The WTO, a global non-profit organisation, was founded in 2001 and focuses solely on improving sanitation and toilets. There are now 151 member organisations in 53 countries which are committed to ensuring clean facilities are available for all.

 

But it isn’t just poor countries where toilet hygiene is important. In the UK, campaigns have been launched to increase the number of conveniences.

 

Since 2000, about 16 per cent of public loos have closed – because local authorities are no longer required to provide. This may change, as some MPs are demanding that the Government orders councils to provide facilities.

Some councils may find it cheaper to pay shops etc to open their toilets to the public than reinstate toilets that they have to maintain and clean. In Richmond upon Thames, for example, 69 restaurants, pubs, shops and offices are paid £600 every year to allow the general public to use their toilets.

 

All very well, but remember this: complacent attitudes towards hygiene lead to disease.

 

Astonishingly, one in six adults has admitted to not washing their hands after they have been to the toilet.

 

This means germs from the toilet can easily spread from hands into the food we eat – and that leads to gastrointestinal infections.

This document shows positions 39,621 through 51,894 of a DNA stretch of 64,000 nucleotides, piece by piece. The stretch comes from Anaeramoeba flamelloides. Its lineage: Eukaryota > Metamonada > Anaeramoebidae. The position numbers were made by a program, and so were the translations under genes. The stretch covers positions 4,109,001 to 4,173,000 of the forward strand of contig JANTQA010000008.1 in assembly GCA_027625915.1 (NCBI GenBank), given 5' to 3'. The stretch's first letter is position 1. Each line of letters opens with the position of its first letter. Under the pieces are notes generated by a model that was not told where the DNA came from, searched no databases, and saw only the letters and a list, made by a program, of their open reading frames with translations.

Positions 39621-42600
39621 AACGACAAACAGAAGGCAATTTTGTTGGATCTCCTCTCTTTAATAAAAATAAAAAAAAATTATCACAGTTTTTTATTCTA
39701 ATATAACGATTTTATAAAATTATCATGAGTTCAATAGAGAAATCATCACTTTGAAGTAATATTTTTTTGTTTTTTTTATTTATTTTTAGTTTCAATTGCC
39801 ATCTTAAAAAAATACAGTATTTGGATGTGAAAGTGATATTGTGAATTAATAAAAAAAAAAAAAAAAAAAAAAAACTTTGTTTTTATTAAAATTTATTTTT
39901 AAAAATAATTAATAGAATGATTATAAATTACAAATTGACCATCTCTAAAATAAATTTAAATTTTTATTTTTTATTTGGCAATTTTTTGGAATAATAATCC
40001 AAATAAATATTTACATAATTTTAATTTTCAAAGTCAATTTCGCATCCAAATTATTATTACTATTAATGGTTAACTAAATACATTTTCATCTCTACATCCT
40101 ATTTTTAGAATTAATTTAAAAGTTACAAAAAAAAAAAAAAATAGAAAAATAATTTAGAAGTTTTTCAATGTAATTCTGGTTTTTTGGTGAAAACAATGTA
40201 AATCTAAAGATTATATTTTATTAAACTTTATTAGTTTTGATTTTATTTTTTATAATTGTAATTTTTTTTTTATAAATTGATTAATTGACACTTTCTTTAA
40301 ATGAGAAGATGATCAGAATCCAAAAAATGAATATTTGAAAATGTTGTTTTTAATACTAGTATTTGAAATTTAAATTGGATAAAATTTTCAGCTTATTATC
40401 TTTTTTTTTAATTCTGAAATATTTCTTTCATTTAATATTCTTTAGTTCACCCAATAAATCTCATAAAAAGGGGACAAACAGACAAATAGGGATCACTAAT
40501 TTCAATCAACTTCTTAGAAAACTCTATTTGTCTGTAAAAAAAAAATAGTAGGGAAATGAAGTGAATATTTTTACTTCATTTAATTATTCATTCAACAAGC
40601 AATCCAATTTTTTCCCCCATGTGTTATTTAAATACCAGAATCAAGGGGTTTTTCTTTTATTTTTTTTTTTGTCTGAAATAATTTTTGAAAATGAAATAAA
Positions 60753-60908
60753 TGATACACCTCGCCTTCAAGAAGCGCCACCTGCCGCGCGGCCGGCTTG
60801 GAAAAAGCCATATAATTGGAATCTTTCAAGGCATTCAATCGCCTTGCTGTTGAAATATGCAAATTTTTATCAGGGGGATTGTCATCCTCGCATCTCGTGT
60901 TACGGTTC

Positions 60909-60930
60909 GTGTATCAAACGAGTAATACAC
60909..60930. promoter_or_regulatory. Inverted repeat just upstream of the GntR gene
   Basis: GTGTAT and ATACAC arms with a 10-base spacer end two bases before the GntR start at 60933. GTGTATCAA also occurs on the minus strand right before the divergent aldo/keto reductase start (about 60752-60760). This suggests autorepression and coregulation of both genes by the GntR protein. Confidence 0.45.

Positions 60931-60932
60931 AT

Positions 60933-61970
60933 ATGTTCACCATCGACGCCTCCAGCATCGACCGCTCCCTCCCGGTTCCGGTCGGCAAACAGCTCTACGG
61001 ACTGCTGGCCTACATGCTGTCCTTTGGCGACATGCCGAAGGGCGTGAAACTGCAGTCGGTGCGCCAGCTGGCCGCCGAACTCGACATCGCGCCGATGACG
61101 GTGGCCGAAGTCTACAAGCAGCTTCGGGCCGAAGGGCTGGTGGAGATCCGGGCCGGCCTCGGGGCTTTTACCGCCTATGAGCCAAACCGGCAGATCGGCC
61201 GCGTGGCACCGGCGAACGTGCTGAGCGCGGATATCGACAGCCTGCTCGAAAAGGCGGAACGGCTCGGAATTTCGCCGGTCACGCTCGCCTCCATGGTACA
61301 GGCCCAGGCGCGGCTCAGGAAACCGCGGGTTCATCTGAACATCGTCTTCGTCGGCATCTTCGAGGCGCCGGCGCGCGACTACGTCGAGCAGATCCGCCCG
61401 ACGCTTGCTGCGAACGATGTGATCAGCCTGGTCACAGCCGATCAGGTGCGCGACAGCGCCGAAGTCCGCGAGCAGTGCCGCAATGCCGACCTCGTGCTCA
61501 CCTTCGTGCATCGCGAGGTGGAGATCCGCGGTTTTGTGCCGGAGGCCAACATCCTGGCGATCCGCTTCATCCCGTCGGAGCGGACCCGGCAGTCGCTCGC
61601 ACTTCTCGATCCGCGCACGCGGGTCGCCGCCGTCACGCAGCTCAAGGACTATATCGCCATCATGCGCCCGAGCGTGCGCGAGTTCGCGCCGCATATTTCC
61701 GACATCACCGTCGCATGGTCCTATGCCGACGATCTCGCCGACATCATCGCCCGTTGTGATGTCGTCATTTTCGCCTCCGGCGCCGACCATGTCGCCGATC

And if you do wash your hands, it is important that they are dried properly, too as wet hands pick up more germs than dry ones.

 

According to the Royal Society for Public Health, hand washing and drying could reduce up to half of all acute respiratory infections in this country, which would lead to an £80 million saving on GP consultations every year.

 

Makes you think, doesn’t it?

 

Stats to make you think:

 

On average, one house produces more than one tonne of faeces every year (Water Aid)

 

One gram of human faeces can contain 10,000,000 viruses, 1,000,000 bacteria, 1000 parasite cysts, 100 parasite eggs. (UNICEF)

 

Hand-washing with soap after using a toilet can reduce the incidence of diarrhoea by up to 47 per cent (UN)

 

884 million people do not have access to safe water

 

60 milllion children are born every year into households that have no hygiene facilities

 

The average European uses 200 litres of water every day (Americans, 400 litres). In the developing world, the average person uses ten litres per day for washing, cleaning, cooking and drinking. (Water Supply and Sanitation Collaborative Council).